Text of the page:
And this is my all-time giant question. Now I know my mom doesn’t believe that wine into blood is real. She just can’t admit to me and concede a point. And I sincerely doubt that this is an aberration compared to the rest of the world. There are just so many elements in any religion where I think, “People say that believe it, but they can’t ACTUALLY believe.” Virgin birth, resurrection, living inside a whale? And this exists across religions. I just wonder, with a healthy dose of Sodium Pentothal and hooked to a lie detector, how many people sincerely believe. As honest a belief that the sun will rise tomorrow and that water is wet; the cracker becomes flesh or that a flood killed all people and animals on earth except for a select few on a giant boat… There’s so many singular ideas that differentiate one religion from another and those differences, to me, are the foundations of non-belief. I just refuse to believe that every single person who says they are a believer, believes fully. If we can remove the stigma of atheism, I think it’ll be easier for people to drop their “silly” beliefs.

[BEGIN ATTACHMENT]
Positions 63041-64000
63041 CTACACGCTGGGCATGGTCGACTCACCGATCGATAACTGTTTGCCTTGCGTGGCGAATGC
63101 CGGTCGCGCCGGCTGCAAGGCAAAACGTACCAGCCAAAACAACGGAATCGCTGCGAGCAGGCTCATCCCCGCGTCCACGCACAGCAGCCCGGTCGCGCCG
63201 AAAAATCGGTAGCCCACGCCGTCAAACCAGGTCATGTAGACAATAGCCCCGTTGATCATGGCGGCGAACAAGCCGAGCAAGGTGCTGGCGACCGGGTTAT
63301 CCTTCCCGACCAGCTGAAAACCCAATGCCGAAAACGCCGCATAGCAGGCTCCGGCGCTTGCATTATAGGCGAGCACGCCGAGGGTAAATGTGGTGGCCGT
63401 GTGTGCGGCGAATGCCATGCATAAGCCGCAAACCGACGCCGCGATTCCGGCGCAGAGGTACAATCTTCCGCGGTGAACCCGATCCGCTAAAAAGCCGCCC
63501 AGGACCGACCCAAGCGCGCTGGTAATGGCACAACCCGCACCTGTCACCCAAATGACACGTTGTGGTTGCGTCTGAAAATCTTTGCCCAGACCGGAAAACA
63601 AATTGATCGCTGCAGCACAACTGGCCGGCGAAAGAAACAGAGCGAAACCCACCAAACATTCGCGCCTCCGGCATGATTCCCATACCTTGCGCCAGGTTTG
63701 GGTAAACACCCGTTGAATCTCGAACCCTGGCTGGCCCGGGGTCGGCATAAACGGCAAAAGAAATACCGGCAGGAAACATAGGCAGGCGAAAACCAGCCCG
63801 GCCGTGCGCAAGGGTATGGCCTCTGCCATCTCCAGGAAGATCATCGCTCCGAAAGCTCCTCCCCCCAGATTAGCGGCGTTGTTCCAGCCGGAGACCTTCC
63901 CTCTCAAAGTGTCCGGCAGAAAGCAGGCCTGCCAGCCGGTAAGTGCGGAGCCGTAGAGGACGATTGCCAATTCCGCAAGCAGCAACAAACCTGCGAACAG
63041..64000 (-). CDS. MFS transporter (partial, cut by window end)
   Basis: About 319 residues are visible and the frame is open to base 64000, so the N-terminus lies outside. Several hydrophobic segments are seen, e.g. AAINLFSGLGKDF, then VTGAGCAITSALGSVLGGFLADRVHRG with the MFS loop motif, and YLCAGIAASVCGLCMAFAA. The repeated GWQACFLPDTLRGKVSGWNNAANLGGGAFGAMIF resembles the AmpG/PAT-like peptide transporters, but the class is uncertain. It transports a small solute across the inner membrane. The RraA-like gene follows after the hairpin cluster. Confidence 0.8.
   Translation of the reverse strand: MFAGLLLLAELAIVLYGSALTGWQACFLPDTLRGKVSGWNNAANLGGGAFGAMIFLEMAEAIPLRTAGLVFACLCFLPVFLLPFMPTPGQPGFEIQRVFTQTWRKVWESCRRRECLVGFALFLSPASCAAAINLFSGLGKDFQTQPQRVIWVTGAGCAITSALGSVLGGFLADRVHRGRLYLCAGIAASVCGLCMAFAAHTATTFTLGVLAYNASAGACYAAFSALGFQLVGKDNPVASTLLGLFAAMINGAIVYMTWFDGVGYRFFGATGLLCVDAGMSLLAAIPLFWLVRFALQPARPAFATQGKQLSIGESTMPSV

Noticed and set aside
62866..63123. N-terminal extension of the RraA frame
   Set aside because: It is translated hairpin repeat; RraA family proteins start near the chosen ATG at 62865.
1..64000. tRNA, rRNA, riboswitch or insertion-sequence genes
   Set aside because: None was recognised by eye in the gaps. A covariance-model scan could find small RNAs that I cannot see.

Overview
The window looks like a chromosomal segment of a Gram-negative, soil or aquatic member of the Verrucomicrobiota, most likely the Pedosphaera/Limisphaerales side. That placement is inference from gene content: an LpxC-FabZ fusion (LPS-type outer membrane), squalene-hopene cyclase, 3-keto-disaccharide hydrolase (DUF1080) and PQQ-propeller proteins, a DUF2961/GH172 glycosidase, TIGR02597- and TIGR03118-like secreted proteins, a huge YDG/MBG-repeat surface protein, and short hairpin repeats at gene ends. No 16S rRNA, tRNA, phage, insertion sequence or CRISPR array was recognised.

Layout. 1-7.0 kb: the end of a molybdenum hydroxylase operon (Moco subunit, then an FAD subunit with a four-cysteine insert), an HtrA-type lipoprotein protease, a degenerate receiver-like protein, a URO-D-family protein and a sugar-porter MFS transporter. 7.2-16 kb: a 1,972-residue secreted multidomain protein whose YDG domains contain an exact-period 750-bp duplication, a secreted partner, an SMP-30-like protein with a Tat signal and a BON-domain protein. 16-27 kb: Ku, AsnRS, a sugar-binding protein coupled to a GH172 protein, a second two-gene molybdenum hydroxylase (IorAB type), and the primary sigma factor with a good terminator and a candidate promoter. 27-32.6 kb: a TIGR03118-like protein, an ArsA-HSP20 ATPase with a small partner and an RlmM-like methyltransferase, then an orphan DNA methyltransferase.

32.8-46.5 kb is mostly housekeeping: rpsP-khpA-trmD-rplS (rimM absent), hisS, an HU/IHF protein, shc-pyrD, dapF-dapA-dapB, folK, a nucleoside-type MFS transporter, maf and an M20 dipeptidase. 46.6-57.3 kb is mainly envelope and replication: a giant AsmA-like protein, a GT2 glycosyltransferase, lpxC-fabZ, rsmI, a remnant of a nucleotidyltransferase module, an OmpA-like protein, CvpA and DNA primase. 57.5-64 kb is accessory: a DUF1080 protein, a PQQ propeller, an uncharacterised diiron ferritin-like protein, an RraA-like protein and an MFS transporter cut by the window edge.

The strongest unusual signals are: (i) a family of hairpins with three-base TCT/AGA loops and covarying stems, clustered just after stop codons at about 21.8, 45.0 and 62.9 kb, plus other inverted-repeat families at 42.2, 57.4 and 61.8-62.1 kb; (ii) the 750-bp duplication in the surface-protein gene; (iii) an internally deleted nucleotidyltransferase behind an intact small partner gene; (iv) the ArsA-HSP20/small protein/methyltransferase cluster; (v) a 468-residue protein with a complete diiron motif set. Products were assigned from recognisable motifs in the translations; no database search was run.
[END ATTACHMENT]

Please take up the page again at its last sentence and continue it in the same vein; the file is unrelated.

The Day It All Changed

I became an atheist at a young age. I went through Catholic Sunday school all the way until eighth grade, but I stopped believing long before that. Kinda around the age you come to find *SPOILER ALERT* that the Easter Bunny and Santa Claus are not real too.
Now,  when I was younger it seemed to be a bad thing. Being that my parents and to my knowledge everyone around me was a theist, I kept my atheism to myself.  It was my thing. Whatever you did was your thing. While we both couldn’t be right, I was okay with the notion that you believed what you wanted.  However, one day that changed. One day it wasn’t enough for me to be an atheist. The world needed to know it. The world needed to know that the majority were wrong. And that innocent people died because of sheer ignorance.
Tuesday, September 11, 2001. We all know the stories. The truths and the fictions. The stories, the heartbreak, the unnecessary loss. As we, around the world, the atheist community can point to one specific date in time and say, “Religion is harmful.” A holy book…a god…wanted these people to commit these acts, all because “America” didn’t believe in the same nonsense as another group. This lead to a terrorist attack. Lives were lost. Solely, because of religion.